In case of complex congenital heart defects a surgery has to be performed to correct them. Modern technologies have now made it possible for doctors to treat and repair even the most complex defects with high success rate.

Tetralogy of Fallot is one of the most common complex heart defects. It is a combination of four defects:

  • Pulmonary valve stenosis.
  • A large VSD.
  • An overriding aorta: The aorta naturally sits just over the left ventricle but in this type of defect, it goes sits above both the left and right ventricles over the VSD. This allows oxygen-poor bloodcan flow directly into the aorta from the right ventricle. This blood has to otherwise flow from the pulmonary artery to the lungs.
  • Right ventricular hypertrophy: This type of heart defect occurs when the muscle of the right ventricle has to work harder and it gets thicker.

These four defects indicate that enough blood is not reaching the lungs to get oxygen, and oxygen-poor blood flows out to the body.

  • Children and infants with tetralogy of Fallot experience episodes of cyanosis which can get serious sometimes. Open heart surgery is performed either right after birth or later during childhood to repair Tetralogy of Fallot. The time decided for the surgery depends on how much the pulmonary artery is narrowed.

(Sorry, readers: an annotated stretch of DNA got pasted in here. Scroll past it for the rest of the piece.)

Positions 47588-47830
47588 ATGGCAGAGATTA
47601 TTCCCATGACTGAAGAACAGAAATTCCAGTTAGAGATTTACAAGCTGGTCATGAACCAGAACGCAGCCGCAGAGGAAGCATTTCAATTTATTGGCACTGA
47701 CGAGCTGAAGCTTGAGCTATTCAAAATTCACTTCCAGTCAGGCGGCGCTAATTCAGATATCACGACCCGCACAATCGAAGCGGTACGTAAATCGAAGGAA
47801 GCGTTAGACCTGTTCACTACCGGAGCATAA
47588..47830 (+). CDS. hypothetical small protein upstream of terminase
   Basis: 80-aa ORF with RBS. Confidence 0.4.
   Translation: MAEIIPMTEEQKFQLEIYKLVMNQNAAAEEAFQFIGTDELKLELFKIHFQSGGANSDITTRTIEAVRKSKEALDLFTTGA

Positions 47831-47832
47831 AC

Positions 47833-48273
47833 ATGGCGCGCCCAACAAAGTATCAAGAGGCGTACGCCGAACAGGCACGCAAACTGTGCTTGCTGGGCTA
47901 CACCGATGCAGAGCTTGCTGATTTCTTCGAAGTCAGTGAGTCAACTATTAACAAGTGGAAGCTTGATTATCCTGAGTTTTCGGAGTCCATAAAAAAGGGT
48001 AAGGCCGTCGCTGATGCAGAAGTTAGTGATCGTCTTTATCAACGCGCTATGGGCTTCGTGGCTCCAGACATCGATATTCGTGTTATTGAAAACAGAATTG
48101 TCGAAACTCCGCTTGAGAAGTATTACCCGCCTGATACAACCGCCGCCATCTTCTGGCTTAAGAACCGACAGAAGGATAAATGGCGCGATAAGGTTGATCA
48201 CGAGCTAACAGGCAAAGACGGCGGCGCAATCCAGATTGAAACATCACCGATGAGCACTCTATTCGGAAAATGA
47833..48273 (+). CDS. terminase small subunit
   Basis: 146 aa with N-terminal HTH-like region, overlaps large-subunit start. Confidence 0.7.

• Pulmonary valve stenosis.

What Are the Signs and Symptoms of Congenital Heart Defects?

Some of the heart defects show sign and symptoms which depend on the number, type, and severity of the defects. When the defect is severe signs and symptoms can be observed in infants. These signs and symptoms include:

  • Rapid breathing
  • Poor blood circulation
  • Congenital heart defects don’t cause chest pain or other painful symptoms. Heart defects can cause abnormal blood flow through the heart that will make a certain sound called a heart murmur.
  • Shortness of breath
  • Cyanosis (a bluish tint to the skin, lips, and fingernails)
  • Fatigue (tiredness)
  • Fatigue with physical activity
  • A buildup of blood and fluid in the lungs